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Very foggy morning

Very foggy morning

Currently at 7,000 ft.

Currently at 7,000 ft.

Oh, that's IT?? #easy

Oh, that’s IT?? #easy

Also, Chuckles (Maggie) is a freelance writer and has a killer blog: check it out!

http://appalachiantrials.com/author/maggie-wallace/

 


 

Summits, Hail, and Fire Closures

Cumulative Miles: 252

Location: Moonridge Coffee Shop, Big Bear Lake, CA

I can and will speak for all of my friends, we are SO happy to be north of the fire closure! A logistical nightmare, a loss of control, and a mentally trying “out and back,” woof.

We get laughed at everywhere we go. It's wonderful.

We get laughed at everywhere we go. It’s wonderful.

The week started on a beautiful Sunday morning. We had a 2.5 mile road walk to get to the Devils Slide (not exactly a good omen for a Sunday) trailhead. About a mile into our road walk, a trail angel named David pulled over and picked us up. He gave us all a stick of Lifesavers (wild cherry) and provided well wishes and an escape from another 1.5 miles on a windy uphill backroad. Thanks for being a trail angel David!

Snow up high

Snow up high

We climbed up the trail and summitted Mt. San Jacinto (yah-sinto). To summit you have to leave the PCT for a few miles, but I’m not sure how hikers resist the urge to summit a mountain when it’s literally right there. Right next to you! Bonus miles! Centerfold and I cruised up the mountain but then struggled a bit with the high elevation and steepness of the last mile. We climbed 5,000′ in just a few hours and snacked on the summit of 10,800′. Always the best feeling in the world, always.

Life photo: avo, vodka, mountain summit

Life photo: avo, vodka, mountain summit

It was clear, sunny, and filled with day hikers who were so impressed by our speed with our packs. They all thought we were camping at the top, in which I had a few smart-ass comments. I mean really? What is this, our first day? Yep we can’t wait to camp up here in the wind and hailstorm that is surely coming, we love complete exposure! Hell, we might not even set up our tents since it’s so certain to be a delightfully gentle night at 11,000 feet! Cripes, SoCal, cripes.

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As we began to descend, I remembered how much I hate going downhill. There was a lot of snow and debris that made it painfully slow, and the weather was starting to get moody. The goal was to camp at mile 190, at 7,700 ft. We quickly realized that was still too high for our sissy-ass “we don’t want to be cold” legion. (I’m the leader of that club by the way, don’t you worry, I will do ANYTHING for a shot at sleeping even a degree warmer than projected).

yep, cold. But manageable!

yep, cold. But manageable!

It was getting dark, but we decided we all had at least 3 more miles in us. We raced down the mountain in efforts to find a campsite as low as possible before complete darkness.

Toe touching my way to Canada!

Perspective.

At mile 193 we found a spot and threw up our tents as quickly and gingerly as the wind advisory let us. It was brisk. I found a bush, and decided to squeeze my tent in it for extra protection. It proved to be ineffective.

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We all ate dinner in our tents that night, and I snuggled up to my new book, The Boxcar Children: THE PIZZA MYSTERY. #33. Can you think of anything more comforting while camping in a wind/hailstorm? Me neither, it proved effective.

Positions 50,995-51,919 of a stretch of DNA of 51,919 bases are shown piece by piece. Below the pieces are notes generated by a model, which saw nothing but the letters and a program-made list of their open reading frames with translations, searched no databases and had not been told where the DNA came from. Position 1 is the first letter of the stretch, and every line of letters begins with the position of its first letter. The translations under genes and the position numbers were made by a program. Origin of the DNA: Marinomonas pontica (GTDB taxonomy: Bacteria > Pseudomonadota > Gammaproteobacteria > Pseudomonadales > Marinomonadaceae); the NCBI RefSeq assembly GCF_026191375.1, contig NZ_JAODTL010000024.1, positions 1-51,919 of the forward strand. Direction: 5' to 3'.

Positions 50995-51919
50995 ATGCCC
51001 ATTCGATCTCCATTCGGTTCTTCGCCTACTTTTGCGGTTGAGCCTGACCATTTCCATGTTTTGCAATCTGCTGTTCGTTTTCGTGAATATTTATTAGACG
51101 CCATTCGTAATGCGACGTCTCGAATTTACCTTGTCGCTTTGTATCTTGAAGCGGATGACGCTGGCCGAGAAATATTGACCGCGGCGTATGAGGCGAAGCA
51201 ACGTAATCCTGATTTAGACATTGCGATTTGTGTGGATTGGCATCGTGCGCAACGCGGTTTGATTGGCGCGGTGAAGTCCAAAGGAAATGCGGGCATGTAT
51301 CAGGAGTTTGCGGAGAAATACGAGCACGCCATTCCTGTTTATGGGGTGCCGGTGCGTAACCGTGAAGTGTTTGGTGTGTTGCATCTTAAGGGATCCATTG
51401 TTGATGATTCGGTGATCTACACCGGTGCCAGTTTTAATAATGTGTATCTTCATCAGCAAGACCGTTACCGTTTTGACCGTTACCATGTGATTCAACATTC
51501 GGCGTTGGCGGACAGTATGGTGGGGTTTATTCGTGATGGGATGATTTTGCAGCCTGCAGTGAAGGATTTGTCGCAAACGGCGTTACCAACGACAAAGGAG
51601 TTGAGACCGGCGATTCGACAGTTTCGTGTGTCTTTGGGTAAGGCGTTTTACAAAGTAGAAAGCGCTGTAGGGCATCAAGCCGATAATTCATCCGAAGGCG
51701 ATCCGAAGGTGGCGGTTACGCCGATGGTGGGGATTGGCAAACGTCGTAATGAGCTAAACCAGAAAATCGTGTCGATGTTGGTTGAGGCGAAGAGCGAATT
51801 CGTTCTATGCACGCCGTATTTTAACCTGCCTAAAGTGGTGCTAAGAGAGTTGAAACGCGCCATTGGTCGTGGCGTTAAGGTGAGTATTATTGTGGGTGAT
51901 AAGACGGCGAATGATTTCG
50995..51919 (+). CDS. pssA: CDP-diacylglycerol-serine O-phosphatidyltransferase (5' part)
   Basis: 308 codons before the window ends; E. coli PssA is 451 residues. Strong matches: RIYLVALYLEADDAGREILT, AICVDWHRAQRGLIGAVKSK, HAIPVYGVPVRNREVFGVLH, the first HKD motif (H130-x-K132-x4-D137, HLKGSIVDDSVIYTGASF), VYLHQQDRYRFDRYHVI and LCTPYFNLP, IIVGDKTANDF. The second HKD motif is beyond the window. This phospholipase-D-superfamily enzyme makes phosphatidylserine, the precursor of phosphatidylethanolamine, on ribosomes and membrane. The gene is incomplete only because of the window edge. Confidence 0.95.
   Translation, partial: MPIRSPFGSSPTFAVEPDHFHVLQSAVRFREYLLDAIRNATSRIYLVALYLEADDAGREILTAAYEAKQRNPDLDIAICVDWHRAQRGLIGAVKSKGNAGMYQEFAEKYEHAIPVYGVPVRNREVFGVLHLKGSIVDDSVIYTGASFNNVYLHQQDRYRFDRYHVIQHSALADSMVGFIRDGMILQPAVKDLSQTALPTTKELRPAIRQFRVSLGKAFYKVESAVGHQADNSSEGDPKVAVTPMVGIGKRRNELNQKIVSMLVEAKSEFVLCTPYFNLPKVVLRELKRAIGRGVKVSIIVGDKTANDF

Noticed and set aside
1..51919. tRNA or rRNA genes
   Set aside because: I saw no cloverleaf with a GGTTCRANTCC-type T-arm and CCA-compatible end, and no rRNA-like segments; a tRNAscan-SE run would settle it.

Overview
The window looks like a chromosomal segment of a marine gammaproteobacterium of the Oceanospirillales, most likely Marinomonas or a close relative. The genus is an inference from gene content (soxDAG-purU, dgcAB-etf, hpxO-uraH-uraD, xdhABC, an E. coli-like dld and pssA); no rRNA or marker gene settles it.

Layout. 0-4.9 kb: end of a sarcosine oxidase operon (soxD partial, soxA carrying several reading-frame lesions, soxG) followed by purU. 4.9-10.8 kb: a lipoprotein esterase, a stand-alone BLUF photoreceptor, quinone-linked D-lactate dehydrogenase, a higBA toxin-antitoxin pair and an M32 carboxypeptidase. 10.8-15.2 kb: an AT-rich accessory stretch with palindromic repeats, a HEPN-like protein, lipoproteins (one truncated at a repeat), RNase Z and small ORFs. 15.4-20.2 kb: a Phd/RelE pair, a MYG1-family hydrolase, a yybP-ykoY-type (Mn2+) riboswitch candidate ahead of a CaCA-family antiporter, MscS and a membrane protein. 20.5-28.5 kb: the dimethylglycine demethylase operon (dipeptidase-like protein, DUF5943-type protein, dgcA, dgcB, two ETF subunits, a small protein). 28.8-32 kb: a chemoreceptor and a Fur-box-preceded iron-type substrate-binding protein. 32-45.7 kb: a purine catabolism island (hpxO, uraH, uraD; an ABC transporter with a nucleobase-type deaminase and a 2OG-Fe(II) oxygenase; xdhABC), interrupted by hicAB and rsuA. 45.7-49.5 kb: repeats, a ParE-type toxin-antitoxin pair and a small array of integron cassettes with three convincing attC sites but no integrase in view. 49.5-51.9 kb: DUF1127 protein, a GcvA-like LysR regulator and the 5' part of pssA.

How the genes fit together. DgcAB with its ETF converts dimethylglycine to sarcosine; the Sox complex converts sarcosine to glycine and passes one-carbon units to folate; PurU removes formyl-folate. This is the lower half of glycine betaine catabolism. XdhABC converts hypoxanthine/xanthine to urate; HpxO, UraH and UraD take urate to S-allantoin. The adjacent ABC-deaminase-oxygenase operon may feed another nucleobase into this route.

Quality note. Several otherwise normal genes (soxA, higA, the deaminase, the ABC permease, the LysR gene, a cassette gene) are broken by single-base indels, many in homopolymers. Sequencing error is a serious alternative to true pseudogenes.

We took down our tents in the hail (I was the last to leave by far, I was convinced the sun was going to come out as long as I laid there not moving). I knew today was going to be no fun (great attitude, Jules), 20 miles of steep downhill. My calves were in knots from the climb yesterday and my knee was stiff from the descent yesterday afternoon. I went into batshit crazy mode and decided to race down the mountain. The storm, I decided, was out to get me, and I wouldn’t let it catch me. Besides, I couldn’t feel my hands, and needed to warm up fast. So many switchbacks, so much muscle cramping. The storm subsided and ended up being sunny once a couple thousand feet lower. Felt really, really, lucky about that. The wind still threatened to push me off the cliff, but it’s been doing that all month, so I’m done taking that crap seriously. (I’m so tough).

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Once getting down to sea-level, we all took the death trudge through the sandy desert towards HWY I-10, the highway we saw all day, the highway we were yearning for.

Little spoon finds comfort in the luxuries provided by the I-10 underpass

Little spoon finds comfort in the luxuries provided by the I-10 underpass

Oh the changes an hour can make. So many environments in one day, my body is so confused. I dragged my trekking poles behind me through the sand and am pretty sure I blacked out for 4 miles. Luckily, Camels old landlord came to get us in the evening and we stayed the night with him. His name is Jerry and he is a SAINT. We went in his pool/hot-tub, and slept on his floor. He went to clown college and turned off the lights, lit a candle, and told us ghost stories as we fell asleep. Big kid slumber party! Longest day ever? Yes, yes it was, but with the most terrific unexpected ending. Couldn’t have thought up anything weirder, glory.

Woke up to hail, ending the day with a stroll under palm trees towards a hot tub. Life makes no sense.

Woke up to hail and then ending the day with a stroll under palm trees towards a hot tub. Life makes no sense.

There is an unfortunate 16 mile fire closure on the next section, so we decided to make up those miles by doing an “out and back” in the beautiful Mission Creek area. Jerry dropped us off and Camel, Centerfold and I busted out a quick 14 miles that afternoon. (We got a late start because we woke up to Jerry making eggs and coffee, thus providing the single greatest moment of my life. Thanks again Jerry!). We left behind little spoon and chuckles because they were annoying us. OR because they had lunch plans and met us later that night. Whichever.